|The Golden Girls|
|Created by||Susan Harris|
|Theme music composer||Andrew Gold|
|Opening theme||"Thank You for Being a Friend" written by Andrew Gold sung by Cynthia Fee|
|Ending theme||"Thank You for Being a Friend" Instrumental|
|Country of origin||United States|
|No. of seasons||7|
|No. of episodes||180|
Paul Junger Witt
|Running time||22-24 minutes|
|Distributor||Buena Vista Television|
|Picture format||480i (4:3 SDTV)|
|Original release||September 14, 1985 -|
May 9, 1992
|Followed by||The Golden Palace|
|Related shows||Empty Nest|
The Golden Girls is an American comedy drama television series created by Susan Harris that originally aired on NBC from September 14, 1985, to May 9, 1992, with a total of 180 half-hour episodes spanning seven seasons. The show stars Beatrice Arthur, Betty White, Rue McClanahan, and Estelle Getty as four older women who share friendship, and a home in Miami, Florida. It was produced by Witt/Thomas/Harris Productions, in association with Touchstone Television, and Paul Junger Witt. Tony Thomas and Harris served as the original executive producers.
The Golden Girls received critical acclaim throughout most of its run and won several awards including the Primetime Emmy Award for Outstanding Comedy Series twice. It also won three Golden Globe Awards for Best Television Series - Musical or Comedy. Each of the four stars received an Emmy Award, making it one of only three sitcoms in the award's history to achieve this. The series also ranked among the Nielsen ratings Top 10 for six of its seven seasons. In 2013, TV Guide ranked The Golden Girls number 54 on its list of the 60 Best Series of All Time. In 2014, the Writers Guild of America placed the sitcom at number 69 in their list of the "101 Best Written TV Series of All Time".
The show had an ensemble cast and the plot revolves around four older single women (three widows and one divorcée) sharing a house in Miami. The owner of the house is a widow named Blanche Devereaux (McClanahan), who was joined by fellow widow Rose Nylund (White) and divorcée Dorothy Zbornak (Arthur), after they both responded to an ad on the bulletin board of a local grocery store a year before the start of the series. In the pilot episode, the three were joined by Dorothy's 80-year-old mother, Sophia Petrillo (Getty), after the retirement home where she had been living burned down.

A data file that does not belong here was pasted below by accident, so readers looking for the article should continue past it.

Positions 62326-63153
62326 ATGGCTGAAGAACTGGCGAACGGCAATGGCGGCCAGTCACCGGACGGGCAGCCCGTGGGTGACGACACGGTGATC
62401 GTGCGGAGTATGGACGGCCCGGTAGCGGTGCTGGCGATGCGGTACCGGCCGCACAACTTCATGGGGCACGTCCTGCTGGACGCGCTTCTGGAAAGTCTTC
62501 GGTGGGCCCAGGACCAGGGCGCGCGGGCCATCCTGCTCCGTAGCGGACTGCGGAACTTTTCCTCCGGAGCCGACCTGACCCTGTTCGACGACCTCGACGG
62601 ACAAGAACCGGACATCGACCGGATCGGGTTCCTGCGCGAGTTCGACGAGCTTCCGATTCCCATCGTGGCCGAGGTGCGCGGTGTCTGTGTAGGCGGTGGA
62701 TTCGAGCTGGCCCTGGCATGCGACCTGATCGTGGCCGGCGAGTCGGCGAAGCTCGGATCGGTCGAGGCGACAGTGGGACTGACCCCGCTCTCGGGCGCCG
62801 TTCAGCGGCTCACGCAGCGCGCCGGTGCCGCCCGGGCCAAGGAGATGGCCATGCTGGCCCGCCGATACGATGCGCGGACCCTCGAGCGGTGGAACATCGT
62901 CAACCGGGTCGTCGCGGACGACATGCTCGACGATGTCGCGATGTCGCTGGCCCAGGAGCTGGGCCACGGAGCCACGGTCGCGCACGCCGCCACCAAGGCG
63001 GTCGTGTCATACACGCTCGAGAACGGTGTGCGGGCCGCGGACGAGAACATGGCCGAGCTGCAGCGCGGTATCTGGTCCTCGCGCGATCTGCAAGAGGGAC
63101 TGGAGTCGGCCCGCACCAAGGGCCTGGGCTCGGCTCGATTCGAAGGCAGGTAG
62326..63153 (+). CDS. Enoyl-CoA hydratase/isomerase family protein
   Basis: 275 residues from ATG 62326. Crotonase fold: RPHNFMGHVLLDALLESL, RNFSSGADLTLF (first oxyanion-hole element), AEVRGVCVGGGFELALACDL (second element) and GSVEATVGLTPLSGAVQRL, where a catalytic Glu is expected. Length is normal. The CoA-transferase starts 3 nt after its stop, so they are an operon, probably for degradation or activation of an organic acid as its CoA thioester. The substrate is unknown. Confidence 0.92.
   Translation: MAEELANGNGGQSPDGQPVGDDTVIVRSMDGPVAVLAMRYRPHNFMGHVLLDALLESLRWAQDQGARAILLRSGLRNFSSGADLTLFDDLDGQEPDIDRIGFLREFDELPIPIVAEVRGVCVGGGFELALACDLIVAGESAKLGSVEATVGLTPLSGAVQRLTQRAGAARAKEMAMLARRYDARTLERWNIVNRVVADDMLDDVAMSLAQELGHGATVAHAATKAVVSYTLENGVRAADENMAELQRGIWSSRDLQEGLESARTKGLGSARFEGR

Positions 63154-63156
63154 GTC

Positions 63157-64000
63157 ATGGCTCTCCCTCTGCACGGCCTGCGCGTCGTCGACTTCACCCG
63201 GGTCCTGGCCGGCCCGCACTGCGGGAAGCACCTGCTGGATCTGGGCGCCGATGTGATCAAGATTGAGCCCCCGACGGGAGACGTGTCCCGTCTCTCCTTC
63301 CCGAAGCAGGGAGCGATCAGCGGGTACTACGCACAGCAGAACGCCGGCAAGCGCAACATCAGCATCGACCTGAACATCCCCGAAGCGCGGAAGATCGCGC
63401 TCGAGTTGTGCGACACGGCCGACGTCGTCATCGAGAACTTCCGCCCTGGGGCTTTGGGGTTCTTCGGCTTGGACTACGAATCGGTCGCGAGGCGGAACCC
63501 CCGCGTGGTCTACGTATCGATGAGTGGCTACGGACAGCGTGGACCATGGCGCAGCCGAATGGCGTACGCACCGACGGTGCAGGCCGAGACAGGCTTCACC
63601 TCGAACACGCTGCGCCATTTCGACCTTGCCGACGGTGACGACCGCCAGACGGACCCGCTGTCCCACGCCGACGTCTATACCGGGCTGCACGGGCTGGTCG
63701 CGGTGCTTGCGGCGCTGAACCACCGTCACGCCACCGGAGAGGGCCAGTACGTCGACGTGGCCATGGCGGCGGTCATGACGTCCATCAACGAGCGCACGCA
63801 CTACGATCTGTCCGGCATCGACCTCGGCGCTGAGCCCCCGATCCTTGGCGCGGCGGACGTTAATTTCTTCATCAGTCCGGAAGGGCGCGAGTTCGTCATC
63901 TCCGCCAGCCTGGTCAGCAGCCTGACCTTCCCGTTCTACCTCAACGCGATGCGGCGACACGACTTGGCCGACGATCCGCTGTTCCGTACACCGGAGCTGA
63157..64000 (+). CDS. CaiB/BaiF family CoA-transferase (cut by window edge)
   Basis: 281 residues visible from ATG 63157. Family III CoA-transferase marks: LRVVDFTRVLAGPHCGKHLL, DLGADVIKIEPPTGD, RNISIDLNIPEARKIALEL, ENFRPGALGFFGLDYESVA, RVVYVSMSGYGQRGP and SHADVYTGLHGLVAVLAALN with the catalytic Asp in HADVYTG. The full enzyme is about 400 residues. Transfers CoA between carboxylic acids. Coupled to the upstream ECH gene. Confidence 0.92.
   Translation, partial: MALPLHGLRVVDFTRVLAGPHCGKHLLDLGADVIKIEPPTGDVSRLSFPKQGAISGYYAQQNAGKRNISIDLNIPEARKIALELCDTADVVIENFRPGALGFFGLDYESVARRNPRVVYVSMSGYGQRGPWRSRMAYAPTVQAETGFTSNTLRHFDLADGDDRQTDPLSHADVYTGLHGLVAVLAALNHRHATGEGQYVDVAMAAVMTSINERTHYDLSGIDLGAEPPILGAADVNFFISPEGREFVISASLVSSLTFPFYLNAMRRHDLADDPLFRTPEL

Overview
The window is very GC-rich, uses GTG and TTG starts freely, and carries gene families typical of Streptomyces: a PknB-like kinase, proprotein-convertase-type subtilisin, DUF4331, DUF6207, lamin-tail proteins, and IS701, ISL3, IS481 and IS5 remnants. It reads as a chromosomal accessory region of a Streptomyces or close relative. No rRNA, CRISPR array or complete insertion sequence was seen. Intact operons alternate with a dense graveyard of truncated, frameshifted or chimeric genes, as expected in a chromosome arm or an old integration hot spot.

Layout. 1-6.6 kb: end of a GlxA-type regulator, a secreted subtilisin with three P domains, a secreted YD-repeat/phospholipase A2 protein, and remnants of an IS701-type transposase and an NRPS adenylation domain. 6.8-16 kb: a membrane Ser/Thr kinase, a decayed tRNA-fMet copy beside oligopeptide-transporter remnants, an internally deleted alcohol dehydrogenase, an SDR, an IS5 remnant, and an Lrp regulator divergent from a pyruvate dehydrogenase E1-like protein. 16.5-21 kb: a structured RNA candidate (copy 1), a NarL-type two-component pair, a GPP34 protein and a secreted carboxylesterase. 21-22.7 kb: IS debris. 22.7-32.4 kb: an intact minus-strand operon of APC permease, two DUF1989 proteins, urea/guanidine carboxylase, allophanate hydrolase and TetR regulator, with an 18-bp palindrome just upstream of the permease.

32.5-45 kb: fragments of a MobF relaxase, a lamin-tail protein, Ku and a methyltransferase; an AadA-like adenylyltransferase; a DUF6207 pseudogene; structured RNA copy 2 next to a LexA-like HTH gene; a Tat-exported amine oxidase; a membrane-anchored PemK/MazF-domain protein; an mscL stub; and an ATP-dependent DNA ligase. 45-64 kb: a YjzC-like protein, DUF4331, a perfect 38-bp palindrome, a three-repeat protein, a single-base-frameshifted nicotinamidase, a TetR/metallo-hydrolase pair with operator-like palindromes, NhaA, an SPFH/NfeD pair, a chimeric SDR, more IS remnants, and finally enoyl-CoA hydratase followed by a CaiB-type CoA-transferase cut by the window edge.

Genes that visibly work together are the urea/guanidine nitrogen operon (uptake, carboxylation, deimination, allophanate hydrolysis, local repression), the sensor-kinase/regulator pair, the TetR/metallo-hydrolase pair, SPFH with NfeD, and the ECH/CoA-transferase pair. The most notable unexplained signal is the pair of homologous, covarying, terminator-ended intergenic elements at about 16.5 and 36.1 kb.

The first episode featured a cook/butler named Coco (played by Charles Levin), but the role was dropped before the second episode. The writers observed that in many of the proposed scripts, the main interaction between the women occurred in the kitchen while preparing and eating food. They decided that a separate cook would distract from their friendship. In addition, the character of Sophia had originally been planned as an occasional guest star, but Getty had tested so positively with preview audiences that the producers decided to make her a regular character.
After six consecutive seasons in the top 10, and the seventh season at number 30, The Golden Girls came to an end when Bea Arthur chose to leave the series. In the hour-long series finale, which aired in May 1992, Dorothy meets and marries Blanche's uncle Lucas (Leslie Nielsen) and moves to Hollingsworth Manor in Atlanta, Georgia. Sophia was to join her, but in the end, she stays behind with the other women in Miami. This led into the spin-off series, The Golden Palace.
The series finale of The Golden Girls was watched by 27.2 million viewers. As of 2016, it was the 17th-most watched television finale.
|First aired||Last aired|
|1||25||September 14, 1985||May 10, 1986||7||21.8|
|2||26||September 27, 1986||May 16, 1987||5||24.5|
|3||25||September 19, 1987||May 7, 1988||4||21.8|
|4||26||October 8, 1988||May 13, 1989||6||21.4|
|5||26||September 23, 1989||May 5, 1990||6||20.1|
|6||26||September 22, 1990||May 4, 1991||10||16.5|
|7||26||September 21, 1991||May 9, 1992||30||13.1|
Ideas for a comedy series about older women emerged during the filming of a television special at NBC's Warner Bros. Studios in Burbank, California, in August 1984. Produced to introduce the network's 1984-85 season schedule, two actresses appearing on NBC shows, Selma Diamond of Night Court and Doris Roberts of Remington Steele, appeared in a skit promoting the upcoming show Miami Vice as Miami Nice, a parody about old people living in Miami. NBC senior vice president Warren Littlefield was among the executive producers in the audience who were amused by their performance, and he envisioned a series based on the geriatric humor the two were portraying.